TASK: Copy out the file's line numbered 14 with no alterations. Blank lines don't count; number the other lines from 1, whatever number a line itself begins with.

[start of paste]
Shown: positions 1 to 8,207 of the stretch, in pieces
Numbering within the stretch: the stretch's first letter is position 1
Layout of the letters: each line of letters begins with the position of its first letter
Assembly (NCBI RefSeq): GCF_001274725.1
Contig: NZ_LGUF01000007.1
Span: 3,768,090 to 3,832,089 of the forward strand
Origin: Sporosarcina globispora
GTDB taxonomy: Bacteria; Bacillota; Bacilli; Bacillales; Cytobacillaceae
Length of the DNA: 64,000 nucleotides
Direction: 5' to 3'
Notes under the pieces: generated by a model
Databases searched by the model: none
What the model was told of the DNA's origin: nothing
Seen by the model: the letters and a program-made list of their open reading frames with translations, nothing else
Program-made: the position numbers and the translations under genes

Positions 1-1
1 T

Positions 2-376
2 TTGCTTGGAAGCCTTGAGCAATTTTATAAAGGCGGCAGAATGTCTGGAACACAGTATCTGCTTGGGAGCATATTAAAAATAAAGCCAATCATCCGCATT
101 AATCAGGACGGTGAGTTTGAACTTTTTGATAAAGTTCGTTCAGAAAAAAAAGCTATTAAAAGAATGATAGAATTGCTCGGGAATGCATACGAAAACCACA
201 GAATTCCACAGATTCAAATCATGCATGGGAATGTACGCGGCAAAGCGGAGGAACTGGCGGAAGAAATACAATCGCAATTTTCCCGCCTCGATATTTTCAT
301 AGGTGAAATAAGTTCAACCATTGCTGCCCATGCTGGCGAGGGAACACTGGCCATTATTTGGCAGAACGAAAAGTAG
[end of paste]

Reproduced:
Seen by the model: the letters and a program-made list of their open reading frames with translations, nothing else